Nutritional Highlights: Vacation is by no means a healthy time for me (nor should it be) but you can still try to stay somewhat on track. For me, this means making breakfast and lunch in the room, and trying to sneak in a game of tennis or walk on the beach. That way I can indulge with one (or two or three) margs at dinner.

OK, back to work :)
photo (15)

Mar 092014

There are certain junk foods I’m OK with giving up, but mac and cheese is just never going to be one of those. Mac and cheese was a staple of my childhood–a special treat we got when we had a babysitter (along with grape soda). I’ve grown up a bit since then, and no longer frequent noodles from boxes or flourescently colored sodas, but I still do love some cheesy noodles. So I decided to make a version that was both more grown up and a little healthier. Perfect for adults, kids, and adult kids like me.
Homemade mac and cheese is definitely an undertaking and does take some time and effort commitment, but the result is so much better. Plus, you can make a big batch that will feed a crowd and have leftovers to spare.
Nutritional highlights: This recipe has some amazing swaps that majorly cuts down the calories and ups the nutritional factor. The easiest swap- whole wheat noodles to add fiber. The second, more sneaky, swap- some of the cheese and cream that would usually be in a mac and cheese sauce is replaced by pureed butternut squash, which maintains the creaminess without all the fat. While we’re talking sauce, this one only uses low fat milk instead of cream or whole milk in typical recipes. Finally, who said mac and cheese had to just be mac and cheese. Why not throw in some veggies. This one has roasted butternut squash, mushrooms, and kale to increase the nutrients a ton and fill you up with a lower noodle ratio.

And here’s a picture of the mac at my “grown-up comfort food” dinner party. Was definitely the highlight!
photo (26)
Grown-up Mac & Cheese with Butternut Squash, Kale, and Mushrooms
Makes about 10 servings
4 cups cubed peeled butternut squash (either from 1 large squash or save yourself a lot of time with the pre peeled and cut kinds that a lot of stores have these days!)
16 oz Cremini (baby portobello) mushrooms, sliced
1 small bunch kale, chopped (about 4 cups)
1 1/2 cups fat-free, lower-sodium chicken or vegetable broth)
1 1/2 cups fat-free or low fat milk (can also sub unsweetened non-dairy milks)
4-5 garlic cloves, peeled and minced
2 shallots, peeled and minced
2 cups (8 ounces) shredded cheese, plus and extra handful for the topping (I chose Trader Joe’s Shredded Swiss and Gruyère blend)
1/4 cup (1 ounce) finely grated fresh Parmigiano-Reggiano cheese, divided
1 pound whole wheat macaroni or other small noodle
Olive oil, salt, pepper
1/4 cup whole wheat bread crumbs
Optional: red pepper flakes, dried thyme, and garlic powder for the topping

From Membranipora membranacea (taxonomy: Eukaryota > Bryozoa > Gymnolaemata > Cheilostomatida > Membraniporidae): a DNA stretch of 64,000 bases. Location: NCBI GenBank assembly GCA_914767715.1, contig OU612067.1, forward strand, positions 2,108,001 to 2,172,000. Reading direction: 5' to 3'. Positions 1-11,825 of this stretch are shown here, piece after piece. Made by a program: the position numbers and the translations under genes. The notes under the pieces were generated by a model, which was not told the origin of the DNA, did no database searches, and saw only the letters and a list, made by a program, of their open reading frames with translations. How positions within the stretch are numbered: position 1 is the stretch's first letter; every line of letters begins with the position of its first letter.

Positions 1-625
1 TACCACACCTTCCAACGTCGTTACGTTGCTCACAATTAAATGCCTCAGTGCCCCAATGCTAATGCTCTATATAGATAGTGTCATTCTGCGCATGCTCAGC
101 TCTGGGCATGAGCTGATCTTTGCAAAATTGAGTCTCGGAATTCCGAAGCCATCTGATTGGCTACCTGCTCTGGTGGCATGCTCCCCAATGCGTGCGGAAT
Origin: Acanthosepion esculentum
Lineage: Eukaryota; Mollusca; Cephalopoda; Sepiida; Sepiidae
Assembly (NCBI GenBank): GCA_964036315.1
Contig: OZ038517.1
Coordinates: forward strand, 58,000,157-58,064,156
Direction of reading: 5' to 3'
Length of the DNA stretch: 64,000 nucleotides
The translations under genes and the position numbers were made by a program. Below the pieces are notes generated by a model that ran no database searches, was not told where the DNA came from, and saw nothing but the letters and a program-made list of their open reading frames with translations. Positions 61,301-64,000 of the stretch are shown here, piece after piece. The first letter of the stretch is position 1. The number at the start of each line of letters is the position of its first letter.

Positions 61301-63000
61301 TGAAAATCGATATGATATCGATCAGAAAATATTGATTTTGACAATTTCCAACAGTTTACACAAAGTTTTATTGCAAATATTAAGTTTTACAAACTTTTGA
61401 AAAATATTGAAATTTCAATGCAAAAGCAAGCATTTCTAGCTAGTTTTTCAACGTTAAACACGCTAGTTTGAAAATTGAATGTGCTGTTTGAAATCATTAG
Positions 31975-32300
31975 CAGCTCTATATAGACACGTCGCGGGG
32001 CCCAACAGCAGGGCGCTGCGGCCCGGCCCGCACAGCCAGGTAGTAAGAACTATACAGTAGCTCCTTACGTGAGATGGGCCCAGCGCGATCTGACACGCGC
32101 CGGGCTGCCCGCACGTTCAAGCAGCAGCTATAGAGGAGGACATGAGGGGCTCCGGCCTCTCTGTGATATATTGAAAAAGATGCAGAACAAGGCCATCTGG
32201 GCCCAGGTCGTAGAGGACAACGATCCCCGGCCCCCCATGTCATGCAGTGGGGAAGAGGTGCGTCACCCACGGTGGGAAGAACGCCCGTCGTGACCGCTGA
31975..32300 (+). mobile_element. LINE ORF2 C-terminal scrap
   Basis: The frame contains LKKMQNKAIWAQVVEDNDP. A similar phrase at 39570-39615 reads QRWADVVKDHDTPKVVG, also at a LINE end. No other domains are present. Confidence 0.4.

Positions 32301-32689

1. Preheat oven to 425°. Dice squash into small cubes (1/4-1/2 inch) and slice the mushrooms. Spread the veggies onto two baking sheets, toss with olive oil or oil spray, salt and pepper to taste. Roast in the oven, tossing vegetables half way through, for about 20 minutes or until squash is soft and mushrooms are brown. The mushrooms may be done a bit sooner than the squash.

2. Boil the macaroni in a large pot according to directions, but for one less minute than the directions indicate. Drain and set aside.

3. Meanwhile, begin making your sauce. In a large pot, heat one tablespoon olive oil over medium-high and add the minced garlic and shallots. Cook for about 3-5 minutes until onions begin to brown. Add the broth and milk, and bring to a boil over medium-high heat. When squash is done roasting, add all but 1 cup to the sauce. Reduce heat to medium-low, and simmer for about 10 minutes. Season sauce with salt and pepper. Remove from heat.

3. To blend the sauce, you can either transfer to a blender or use and immersion blender. I wanted mine a little chunky so I just mashed it in the pot with a potato masher. Once the mixture is smooth, stir in the shredded cheese and half of the Parmesan. Taste and add additional salt and pepper if needed.

4. Add cooked macaroni, roasted mushrooms, remaining 1 cup squash, and chopped kale into the sauce. Mix until evenly coated and transfer it to a sprayed baking dish.

5. Combine the bread crumbs, remaining parmesan, a small handful of the shredded cheese, and any seasonings you like (I threw in a little thyme, garlic powder, and red pepper flakes along with plenty of salt and pepper). Sprinkle the mixture evenly over your mac and cheese.

6. Bake at 375° for 25 minutes or until bubbly. Serve immediately and enjoy!
I’m not going to lie this is a a lot of work, but SO good.
And while we’re doing recipe throw backs…here’s the little girl I was telling you about that loved her mac and cheese. And here’s that moment when you realize you might have peaked at age 3…oh well. Happy Throw Back Sunday!